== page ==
Performance varied across the companies with Facebook achieving the best results — assessing the notifications in less than 24 hours in 89.3% of the cases and 9.7% in less
than 48 hours — followed by Twitter (80.2% and 10.4% respectively), and lastly YouTube (62.7% and 10.6%).

Twitter was found to have made the biggest improvement on notification review, having only achieved 39% of cases reviewed within a day as of May 2017.

In terms of removals, Facebook removed 79.8% of the content, YouTube 75% and Twitter 45.7%. Facebook also received the largest amount of notifications (1 408), followed by Twitter (794) and YouTube (780). Microsoft did not receive any.

According to the EC’s assessment, the most frequently reported grounds for hate speech are ethnic origin, anti-Muslim hatred and xenophobia.

Acknowledging the challenges that are inherent in judging whether something constitutes illegal hate speech or not, Jourová said the Commission does not have a target of 100% removals on illegal hate speech reports — given the “difficult work” that tech firms have to do in evaluating certain reports.

Illegal hate speech in Europe is defined as hate speech that has the potential to incite violence.

“They have to take into consideration the nature of the message and its potential impact on the behavior of the society,” she noted. “We do not have the goal of 100% because there are those edge cases. And… in case of doubt we should have the messages remain online because the basic position is that we protect the freedom of expression. That’s the baseline.”

The problem with human moderators

If Big Tech in 2018 already has a theme, it’s that social networks are passive platforms no longer. Since the new year, both Facebook and YouTube have stepped up with new guidelines and processes to manage — and in some cases police — content on their networks.

All of this started well before the new year, of course. Twitter has been following through on a lengthy project to both clarify its content policies and take a more active role in saying who and what is allowed on its platform, most recently with its so-called “Nazi purge.” The current trend arguably started with Reddit, when then-CEO Ellen Pao pushed for tighter control of harassment and revenge porn on the site.

This digital reckoning now feels inevitable, but it was hastened by events over the last year. Anger at the big networks reached a crescendo last year after Facebook — the most influential of the bunch — was widely criticized for hosting fake news and politically charged ads with virtually no oversight. But while the old system of letting algorithms sort things out was clearly flawed, the networks’ re-assertion of the role of gatekeepers is worrisome, too.

In the case of YouTube, the changes, announced yesterday, mostly involve demonetizing (that is, removing the ads from) videos from creators under a certain view time or subscriber threshold, which sounds fine. However, what the relatively clinical blog post doesn’t discuss is the new way YouTube will deal with big partner accounts: Human moderators will review their content — all of it — turning off monetization on any specific video they may find objectionable.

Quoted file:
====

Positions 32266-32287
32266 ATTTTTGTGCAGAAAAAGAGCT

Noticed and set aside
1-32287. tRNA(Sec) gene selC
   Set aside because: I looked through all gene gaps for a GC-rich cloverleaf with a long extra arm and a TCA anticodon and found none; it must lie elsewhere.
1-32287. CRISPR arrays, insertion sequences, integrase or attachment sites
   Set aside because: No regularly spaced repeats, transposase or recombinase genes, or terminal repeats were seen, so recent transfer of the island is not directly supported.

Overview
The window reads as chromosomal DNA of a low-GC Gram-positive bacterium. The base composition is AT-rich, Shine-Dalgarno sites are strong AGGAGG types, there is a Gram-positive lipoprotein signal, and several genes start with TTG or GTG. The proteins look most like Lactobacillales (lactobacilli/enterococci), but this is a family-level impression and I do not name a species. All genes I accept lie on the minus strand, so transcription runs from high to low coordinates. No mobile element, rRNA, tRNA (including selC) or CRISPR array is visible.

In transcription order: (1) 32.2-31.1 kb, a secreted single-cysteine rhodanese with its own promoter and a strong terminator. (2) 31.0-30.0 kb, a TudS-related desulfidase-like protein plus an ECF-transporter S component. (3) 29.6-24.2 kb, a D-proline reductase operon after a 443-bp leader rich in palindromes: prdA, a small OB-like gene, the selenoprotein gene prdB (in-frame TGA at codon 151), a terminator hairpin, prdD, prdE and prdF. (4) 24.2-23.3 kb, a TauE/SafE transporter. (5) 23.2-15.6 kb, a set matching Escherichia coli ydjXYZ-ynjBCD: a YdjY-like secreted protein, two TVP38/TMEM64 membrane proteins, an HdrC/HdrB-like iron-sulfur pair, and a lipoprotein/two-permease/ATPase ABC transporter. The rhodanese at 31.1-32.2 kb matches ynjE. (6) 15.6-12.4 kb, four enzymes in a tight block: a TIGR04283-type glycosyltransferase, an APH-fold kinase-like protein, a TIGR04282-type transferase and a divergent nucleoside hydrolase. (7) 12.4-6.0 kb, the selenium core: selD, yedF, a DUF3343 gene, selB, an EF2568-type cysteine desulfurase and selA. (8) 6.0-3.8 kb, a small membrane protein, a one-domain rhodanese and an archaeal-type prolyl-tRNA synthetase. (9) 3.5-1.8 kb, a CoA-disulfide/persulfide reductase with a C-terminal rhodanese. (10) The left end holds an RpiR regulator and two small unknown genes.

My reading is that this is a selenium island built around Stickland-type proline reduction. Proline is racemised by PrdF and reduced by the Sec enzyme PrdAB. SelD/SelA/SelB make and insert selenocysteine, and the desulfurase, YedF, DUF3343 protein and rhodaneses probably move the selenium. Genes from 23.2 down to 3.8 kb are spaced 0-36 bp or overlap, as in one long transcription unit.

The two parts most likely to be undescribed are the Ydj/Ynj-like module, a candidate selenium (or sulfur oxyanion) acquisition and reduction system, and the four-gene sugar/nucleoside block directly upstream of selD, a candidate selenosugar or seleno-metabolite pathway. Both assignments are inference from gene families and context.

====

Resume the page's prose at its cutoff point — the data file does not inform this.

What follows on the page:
Coming in the wake of Logan Paul’s infamous visit to Japan’s suicide forest and his subsequent, numerous apologies, it seems clear this introduction of human moderators is intended to head off incidents exactly like that. Presumably, if this system had been in place then, the moderator would have raised a hand and said, “Uh, guys…?”

Let’s be clear about what we’re talking about here: Demonetizing isn’t the same thing as deleting. This isn’t censorship per se, though it is sending a message to creators about what content is acceptable and what isn’t. The thinking is that, over time, YouTube creators will post less of the demonetized stuff and more videos that “contribute positively to the community,” in the words of YouTube’s Neal Mohan and Robert Kyncl.

It is sending a message to creators about what content is acceptable and what isn’t.

Isn’t that a good thing? Maybe, but if it were as simple as enforcing YouTube’s community guidelines, a bot could do it, and we already know that doesn’t work. With humans involved, it raises a different set of questions: Who are these humans? What qualifications or biases do they have? And what exactly raises a red flag in their minds?

The answer to that last question will likely vary depending on the answers to the first two. It doesn’t help that most terms of service and community guidelines are purposely vague to give moderators wiggle room. In the case of Twitter, which used to have an unofficial label as “the free speech wing of the free speech party,” the policies have even been contradictory, and the network itself has sometimes appeared unsure why certain tweets are flagged, accounts suspended, or verification stripped.

This isn’t a case for zero censorship. There are things virtually everyone would agree shouldn’t be on a network as popular and public-facing as Facebook or YouTube. Neo-Nazis spouting hateful ideology, graphic depictions of violence, direct threats — they all need to go.